By on May 6, 2011

Editor’s Note: Ladies and gentlemen, please welcome Byron Hurd of SpeedSportLife, in his TTAC debut.

There has been an almost-palpable sensation of glee propagating through the various import-leaning car communities I frequent. For nearly two years, they’ve had to sit back and listen to the other guys relentlessly gushing about domestic brand turnarounds. With only a few notable speed bumps, it has been a pretty good run so far for post-bailout Detroit. Market share is up; buyers are coming back; product is improving–a sad state of affairs for the import fanboy. Then, out of nowhere, those cunning deviants over at Motor Trend—known of course for setting the magazine landscape ablaze with their out-of-left-field criticisms and take-no-prisoners, “gotcha”-style journalism—dropped a Molotov cocktail into this Texas-desert-dry landscape of domestic love.

The 2011 Explorer, they said, quite simply sucks.
“Now hold on,” you might protest, “they didn’t say that.” And maybe they didn’t in so many words, but as Jonny’s follow-up makes clear, it’s pretty much how they felt about the example they tested. And really, does it matter what anybody said? The finishing order of a comparison test is much like that of a race (or if you’re an Orioles fan like me, the AL East standings). First place is the winner, second place is the first loser, and last place is reserved for cars purchased only by the uneducated, unworthy co-workers whom you spend so much time slandering in the company of your Audi-driving Internet friends. I can only speculate as to the exact details (I don’t drive an Audi) but I’d assume the conversations largely revolve around themes such as poverty, racial discrimination, and—like any discussion about anything on the Internet, ever—pornography.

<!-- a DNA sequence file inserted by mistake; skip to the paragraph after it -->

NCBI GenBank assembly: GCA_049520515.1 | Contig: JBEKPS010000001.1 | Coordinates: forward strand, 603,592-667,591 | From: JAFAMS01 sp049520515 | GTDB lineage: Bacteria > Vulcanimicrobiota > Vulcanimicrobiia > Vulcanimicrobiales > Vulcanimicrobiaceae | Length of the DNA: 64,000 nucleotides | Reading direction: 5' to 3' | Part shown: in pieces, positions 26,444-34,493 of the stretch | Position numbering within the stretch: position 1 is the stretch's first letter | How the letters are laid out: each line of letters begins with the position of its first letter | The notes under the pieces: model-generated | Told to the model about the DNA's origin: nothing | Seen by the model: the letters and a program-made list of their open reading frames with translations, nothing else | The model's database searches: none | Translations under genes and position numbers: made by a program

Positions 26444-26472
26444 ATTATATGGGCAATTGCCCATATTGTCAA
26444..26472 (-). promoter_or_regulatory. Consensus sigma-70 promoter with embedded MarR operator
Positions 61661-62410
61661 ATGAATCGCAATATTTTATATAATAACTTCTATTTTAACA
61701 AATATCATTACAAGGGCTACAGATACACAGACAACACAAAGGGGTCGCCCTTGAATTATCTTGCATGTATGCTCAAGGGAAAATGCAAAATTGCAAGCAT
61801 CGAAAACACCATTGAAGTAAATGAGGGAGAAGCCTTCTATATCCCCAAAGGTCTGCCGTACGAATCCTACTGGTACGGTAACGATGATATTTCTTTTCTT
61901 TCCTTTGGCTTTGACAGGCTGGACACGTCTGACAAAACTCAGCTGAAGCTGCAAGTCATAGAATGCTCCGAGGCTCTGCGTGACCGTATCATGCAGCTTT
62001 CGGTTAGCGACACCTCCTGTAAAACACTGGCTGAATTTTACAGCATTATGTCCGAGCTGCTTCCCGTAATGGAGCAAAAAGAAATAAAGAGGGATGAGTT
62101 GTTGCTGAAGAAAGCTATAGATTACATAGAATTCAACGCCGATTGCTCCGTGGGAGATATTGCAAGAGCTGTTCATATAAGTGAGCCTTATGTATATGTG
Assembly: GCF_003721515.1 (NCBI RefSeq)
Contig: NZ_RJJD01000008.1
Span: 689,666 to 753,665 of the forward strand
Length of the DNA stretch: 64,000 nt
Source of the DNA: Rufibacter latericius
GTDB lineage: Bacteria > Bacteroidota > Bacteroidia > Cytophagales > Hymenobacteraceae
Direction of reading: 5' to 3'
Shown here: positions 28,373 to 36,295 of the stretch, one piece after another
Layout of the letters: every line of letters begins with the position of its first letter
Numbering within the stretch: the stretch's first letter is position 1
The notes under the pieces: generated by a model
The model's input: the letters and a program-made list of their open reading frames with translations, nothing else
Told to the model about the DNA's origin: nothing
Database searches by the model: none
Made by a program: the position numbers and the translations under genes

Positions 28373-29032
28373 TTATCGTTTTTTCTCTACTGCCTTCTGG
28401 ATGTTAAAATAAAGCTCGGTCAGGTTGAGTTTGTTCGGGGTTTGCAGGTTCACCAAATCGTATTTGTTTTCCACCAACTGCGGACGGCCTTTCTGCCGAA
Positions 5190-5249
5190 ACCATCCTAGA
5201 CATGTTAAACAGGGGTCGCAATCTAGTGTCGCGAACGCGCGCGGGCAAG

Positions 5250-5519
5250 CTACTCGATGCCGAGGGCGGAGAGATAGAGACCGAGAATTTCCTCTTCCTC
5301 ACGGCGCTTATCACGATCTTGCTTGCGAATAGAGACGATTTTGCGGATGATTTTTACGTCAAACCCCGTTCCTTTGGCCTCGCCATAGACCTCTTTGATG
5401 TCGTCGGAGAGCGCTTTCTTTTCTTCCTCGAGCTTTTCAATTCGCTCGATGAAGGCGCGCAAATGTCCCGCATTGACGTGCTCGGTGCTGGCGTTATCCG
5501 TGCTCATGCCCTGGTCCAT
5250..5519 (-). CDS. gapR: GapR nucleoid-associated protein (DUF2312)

But I digress. While much to-do was made about their Explorer’s pre-production status, there was another recurring theme that I’d rather talk about, one that has been in the news a bit lately in flammable proximity to phrases like “technical service bulletin” and “frustrated owners.” I’m referring of course to MyFord Touch, Ford’s latest and flashiest SYNC-cessory.

Yes, accessory. For all the press Ford has been getting, positive or negative, there’s a serious absence of understanding as to what MyFord Touch actually is, and for that matter, what it does. MyFord Touch is essentially an extension of MyFord, the interior settings customization option that Ford has been offering for several model years in some variation or another. MyFord lets you select ambient lighting colors and brightness, display functions and colors, and other nifty settings that have little or nothing to do with anything related to the functionality of the car.

MyFord Touch extends that customization to the gauge cluster and infotainment system and offers you a pretty LCD touch-screen (hence the “Touch”) interface from which to control, well, almost everything. But wait, there’s more. Depending on the car and the trim, the Touch option also replaces many center stack controls with either raised, touch-sensitive faux-buttons or a glossy, piano-black touch panel on which more frequently-needed controls such as audio adjustments, HVAC settings and their various on/off switches are duplicated.

Remember too that all of these functions can be controlled by voice through the SYNC interface—triple redundancy. And that sums it up pretty well. By the time you’ve optioned your Ford up to the point where Touch even enters into the equation, you have probably already purchased at least two alternative control interfaces. That’s because MyFord Touch is not SYNC. It’s just a pretty interface that adds another layer of visual panache and techno-gee-whizardry to an already robust infotainment package. You don’t need MyFord Touch if you don’t want MyFord Touch.